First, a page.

My hon. Friend, with that shining honesty which distinguishes him, has made some very interesting and useful remarks. In anything I have to say, of course I shall not entrench for one moment on the particular item with which the Debate is supposed to start off. I might just intervene for one moment to make one or two comments on the general position which my hon. Friend has set forth. First of all, let me say as to his interesting scheme of devolution of responsibility, I should be very sorry to make answer to a question from my own Constituency as to why the Government is so extravagant, by saying, "That is your fault for sending me to the House of Commons." I do not think that would be accepted by my Constituency as a proper answer. They can say—and I am sure they will say—"What have you done to ensure that these thousands of millions—because that is what it amounts to—which have been poured out, are being efficiently and honestly spent?" What can I say? My only reply will be this: "On a certain afternoon, I sat in the House of Commons, and heard the Financial Secretary to the Treasury tell what was in truth a tale of millions, and he did his best to let us know, on general lines, what it meant. But I, in common with every member of the Committee, entirely failed to grasp with any degree of particularity what the position was." You cannot do it. I will only say this. Something might have been done. We had before us a Report from the Financial Expenditure Committee, and they made a suggestion which was a practical business one. My hon. Friend the Member for the Wrekin Division (Sir C. Henry) was one of the members of it, as was also the right hon. Baronet the junior Member for the City of London (Sir F. Banbury). They suggested that a Committee should be set up which would have power to call witnesses, to have professional assistance and to go over such a document as this, and before it came down to the House they would have been able to give us some guidance with regard, at any rate, to the main items of the suggested expenditure. That proposal was refused by the Government, and instead of it the Estimates are to be sent upstairs and come down here on Report. Here we have a clear-cut instance of how foolish it was to reject that practical suggestion, and we are left here wandering in a maze of hundreds of millions with no means of checking it.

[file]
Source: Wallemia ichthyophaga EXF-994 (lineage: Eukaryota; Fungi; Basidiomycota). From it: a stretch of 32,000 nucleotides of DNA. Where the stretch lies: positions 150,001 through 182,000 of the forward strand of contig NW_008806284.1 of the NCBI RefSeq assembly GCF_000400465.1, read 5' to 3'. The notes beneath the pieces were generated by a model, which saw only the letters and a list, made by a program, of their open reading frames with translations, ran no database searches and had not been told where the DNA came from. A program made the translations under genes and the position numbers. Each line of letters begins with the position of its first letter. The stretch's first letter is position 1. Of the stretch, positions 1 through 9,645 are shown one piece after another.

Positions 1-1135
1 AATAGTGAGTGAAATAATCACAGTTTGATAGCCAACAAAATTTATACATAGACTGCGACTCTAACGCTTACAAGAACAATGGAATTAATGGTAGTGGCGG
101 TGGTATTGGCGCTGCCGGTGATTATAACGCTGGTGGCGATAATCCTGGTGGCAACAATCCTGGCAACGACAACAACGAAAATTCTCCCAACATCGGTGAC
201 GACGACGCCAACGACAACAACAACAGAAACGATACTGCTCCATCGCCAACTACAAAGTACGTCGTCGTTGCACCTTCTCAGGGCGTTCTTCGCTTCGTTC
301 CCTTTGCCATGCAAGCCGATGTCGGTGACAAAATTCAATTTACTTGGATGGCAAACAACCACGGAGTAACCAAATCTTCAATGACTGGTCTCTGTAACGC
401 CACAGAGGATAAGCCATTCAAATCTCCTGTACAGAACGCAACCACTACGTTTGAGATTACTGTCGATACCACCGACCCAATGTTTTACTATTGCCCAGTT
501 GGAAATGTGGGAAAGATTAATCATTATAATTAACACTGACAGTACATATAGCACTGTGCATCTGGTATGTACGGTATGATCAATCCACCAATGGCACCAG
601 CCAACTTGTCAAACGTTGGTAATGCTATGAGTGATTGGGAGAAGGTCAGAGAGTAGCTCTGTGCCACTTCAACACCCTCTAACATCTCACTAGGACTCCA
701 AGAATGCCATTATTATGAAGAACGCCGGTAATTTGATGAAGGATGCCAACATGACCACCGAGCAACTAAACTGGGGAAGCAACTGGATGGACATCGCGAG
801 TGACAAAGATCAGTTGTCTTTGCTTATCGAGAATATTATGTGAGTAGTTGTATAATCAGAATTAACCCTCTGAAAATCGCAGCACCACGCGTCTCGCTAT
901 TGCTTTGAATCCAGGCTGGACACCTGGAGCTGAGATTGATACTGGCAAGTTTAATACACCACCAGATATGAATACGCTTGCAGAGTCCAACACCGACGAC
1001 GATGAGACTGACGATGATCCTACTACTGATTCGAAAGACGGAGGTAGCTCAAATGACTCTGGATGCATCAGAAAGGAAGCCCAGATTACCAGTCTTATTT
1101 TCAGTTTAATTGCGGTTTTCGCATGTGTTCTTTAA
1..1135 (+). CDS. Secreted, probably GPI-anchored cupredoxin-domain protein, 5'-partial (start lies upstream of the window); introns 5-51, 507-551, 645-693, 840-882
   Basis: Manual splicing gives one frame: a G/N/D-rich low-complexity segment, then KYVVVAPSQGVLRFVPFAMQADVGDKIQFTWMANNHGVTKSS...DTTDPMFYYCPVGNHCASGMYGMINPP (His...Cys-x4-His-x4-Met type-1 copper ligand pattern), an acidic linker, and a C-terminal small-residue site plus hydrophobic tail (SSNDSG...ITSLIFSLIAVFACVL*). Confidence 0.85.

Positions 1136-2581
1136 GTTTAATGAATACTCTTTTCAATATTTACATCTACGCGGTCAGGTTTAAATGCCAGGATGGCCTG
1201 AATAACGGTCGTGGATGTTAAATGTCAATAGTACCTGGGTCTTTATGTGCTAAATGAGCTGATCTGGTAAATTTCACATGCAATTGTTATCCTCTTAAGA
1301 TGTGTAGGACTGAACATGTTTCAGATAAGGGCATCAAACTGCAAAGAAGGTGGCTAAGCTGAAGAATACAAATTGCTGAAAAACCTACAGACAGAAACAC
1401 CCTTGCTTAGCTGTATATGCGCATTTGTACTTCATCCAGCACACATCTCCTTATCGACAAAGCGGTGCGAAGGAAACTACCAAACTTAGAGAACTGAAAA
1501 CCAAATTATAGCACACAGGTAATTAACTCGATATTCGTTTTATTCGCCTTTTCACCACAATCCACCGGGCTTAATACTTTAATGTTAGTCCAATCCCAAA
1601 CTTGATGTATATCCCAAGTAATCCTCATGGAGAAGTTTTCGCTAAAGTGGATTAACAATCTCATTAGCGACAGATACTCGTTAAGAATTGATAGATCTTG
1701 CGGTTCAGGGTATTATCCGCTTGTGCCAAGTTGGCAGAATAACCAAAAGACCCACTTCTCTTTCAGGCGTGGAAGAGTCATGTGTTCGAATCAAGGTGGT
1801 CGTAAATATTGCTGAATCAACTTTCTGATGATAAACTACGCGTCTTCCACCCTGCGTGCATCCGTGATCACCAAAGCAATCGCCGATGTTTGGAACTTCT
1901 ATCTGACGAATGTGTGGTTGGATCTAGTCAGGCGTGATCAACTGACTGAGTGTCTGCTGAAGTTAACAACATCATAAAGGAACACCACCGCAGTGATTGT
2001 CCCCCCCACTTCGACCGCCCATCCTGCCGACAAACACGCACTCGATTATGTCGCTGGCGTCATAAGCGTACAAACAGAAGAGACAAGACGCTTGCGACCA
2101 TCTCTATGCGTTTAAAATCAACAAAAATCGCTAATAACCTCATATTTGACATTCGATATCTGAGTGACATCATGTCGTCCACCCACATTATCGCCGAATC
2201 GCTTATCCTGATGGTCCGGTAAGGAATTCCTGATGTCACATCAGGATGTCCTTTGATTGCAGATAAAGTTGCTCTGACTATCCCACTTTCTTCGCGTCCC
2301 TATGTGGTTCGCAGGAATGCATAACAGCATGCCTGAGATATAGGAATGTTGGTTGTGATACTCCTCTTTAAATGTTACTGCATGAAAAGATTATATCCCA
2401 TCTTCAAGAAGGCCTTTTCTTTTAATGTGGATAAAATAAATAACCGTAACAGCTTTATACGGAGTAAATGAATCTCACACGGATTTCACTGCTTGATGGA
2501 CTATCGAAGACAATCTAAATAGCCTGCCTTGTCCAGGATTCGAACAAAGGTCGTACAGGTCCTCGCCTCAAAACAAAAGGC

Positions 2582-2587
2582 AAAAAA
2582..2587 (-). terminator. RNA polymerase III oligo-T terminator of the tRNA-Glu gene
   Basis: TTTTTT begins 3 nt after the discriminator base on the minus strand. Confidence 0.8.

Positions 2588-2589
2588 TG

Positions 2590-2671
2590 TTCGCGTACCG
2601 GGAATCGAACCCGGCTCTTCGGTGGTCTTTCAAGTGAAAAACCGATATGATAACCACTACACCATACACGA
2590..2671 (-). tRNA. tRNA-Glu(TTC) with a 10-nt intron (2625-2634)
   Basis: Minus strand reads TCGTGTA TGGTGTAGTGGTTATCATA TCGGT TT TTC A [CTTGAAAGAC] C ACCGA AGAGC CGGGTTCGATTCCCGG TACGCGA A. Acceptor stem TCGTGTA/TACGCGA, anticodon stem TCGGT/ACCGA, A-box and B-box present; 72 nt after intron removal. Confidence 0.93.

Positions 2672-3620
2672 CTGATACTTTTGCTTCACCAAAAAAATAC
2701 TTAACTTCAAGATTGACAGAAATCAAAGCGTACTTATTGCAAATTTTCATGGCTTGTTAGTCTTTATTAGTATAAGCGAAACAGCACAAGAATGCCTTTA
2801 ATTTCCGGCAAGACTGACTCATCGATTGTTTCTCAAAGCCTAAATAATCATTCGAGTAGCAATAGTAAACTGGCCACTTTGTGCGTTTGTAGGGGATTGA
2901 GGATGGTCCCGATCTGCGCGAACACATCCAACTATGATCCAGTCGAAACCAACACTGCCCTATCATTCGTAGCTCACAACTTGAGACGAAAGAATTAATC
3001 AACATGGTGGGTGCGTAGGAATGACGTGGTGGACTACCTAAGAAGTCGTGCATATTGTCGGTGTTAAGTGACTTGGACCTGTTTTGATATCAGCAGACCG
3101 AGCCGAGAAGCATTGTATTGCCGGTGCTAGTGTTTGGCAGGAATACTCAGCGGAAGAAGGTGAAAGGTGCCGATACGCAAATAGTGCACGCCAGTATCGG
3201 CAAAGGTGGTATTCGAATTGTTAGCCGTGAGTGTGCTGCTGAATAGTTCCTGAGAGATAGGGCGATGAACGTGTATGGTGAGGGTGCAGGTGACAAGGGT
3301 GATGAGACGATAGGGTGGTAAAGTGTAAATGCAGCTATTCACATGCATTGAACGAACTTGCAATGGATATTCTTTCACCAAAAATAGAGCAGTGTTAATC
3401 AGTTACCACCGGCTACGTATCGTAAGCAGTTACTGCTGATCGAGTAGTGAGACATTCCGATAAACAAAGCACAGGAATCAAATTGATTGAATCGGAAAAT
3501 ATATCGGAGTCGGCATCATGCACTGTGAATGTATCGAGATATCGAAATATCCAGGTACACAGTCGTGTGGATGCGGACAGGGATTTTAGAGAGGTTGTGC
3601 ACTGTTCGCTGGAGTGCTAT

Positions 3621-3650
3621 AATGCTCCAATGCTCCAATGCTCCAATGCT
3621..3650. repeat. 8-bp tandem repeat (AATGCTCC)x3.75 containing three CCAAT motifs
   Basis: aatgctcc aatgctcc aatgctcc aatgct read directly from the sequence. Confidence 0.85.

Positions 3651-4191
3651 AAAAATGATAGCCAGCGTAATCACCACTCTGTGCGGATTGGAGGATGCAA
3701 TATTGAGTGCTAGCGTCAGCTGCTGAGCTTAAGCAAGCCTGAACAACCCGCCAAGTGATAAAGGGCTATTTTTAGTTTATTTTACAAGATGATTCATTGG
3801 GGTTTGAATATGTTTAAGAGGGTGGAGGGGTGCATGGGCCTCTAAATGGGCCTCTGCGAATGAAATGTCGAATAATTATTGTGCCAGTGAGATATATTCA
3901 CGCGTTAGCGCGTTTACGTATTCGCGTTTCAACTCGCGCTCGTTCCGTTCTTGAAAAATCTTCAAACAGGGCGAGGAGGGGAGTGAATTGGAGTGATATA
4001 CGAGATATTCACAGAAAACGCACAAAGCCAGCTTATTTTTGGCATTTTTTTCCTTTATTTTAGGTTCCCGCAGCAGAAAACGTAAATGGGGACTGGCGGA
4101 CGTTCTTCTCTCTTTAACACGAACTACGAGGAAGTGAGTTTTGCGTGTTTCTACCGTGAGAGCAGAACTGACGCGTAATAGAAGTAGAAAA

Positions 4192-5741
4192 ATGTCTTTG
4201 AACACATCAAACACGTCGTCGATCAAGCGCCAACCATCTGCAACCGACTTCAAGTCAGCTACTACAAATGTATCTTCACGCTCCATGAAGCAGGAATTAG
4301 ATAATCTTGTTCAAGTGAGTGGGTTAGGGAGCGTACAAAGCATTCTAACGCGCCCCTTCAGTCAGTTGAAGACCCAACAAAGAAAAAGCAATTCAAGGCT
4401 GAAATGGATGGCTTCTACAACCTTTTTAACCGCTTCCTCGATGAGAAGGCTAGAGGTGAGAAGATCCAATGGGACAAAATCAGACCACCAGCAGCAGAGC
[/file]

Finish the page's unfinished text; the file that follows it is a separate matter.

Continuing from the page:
The Debate this afternoon, I am quite sure, will run upon lines not of saving money, but rather of spending more money, if anything. That is what is going to happen, we all know. I venture to say that is not the real business of the House of Commons in its control over expenditure. There is not a single business man in the country who is not every day filled with apprehension as to what his position is to be within the next three months. He will take up his paper tomorrow, and he will read what our proceedings are this afternoon. One can talk for a long time, but there it is. And what is the Government going to do? Is it really going to grapple with expenditure? Is it or is it not? We are heading straight for national bankruptcy. Sooner or later we shall be found out by the impact of the fact. How long will the nation's credit continue? I believe that, in the face of Estimates such as these, the financial situation, which is not only casting its shadow over us, but has already got us in its grip, will very speedily bring us to an issue which, to some extent, we might have avoided. Is it too late now? I do not think it is, but the longer we defer, the worse our fate will be. Is there anything I can do, or anybody here can do, to assist the Government in coming to a full stop? Cannot some strong committee be formed amongst Members of this House, within the next two or three days, to meet the Government, and to talk as business men over a grave financial situation? Is it too late? It cannot be too late. We set up Commissions for dealing with things when we are in the middle of a disaster. I make that suggestion to the Government. Let us all do what we can now to see if we cannot meet with the Government officials to suggest some business, common-sense way of stopping this terrible rot which has set in our finances.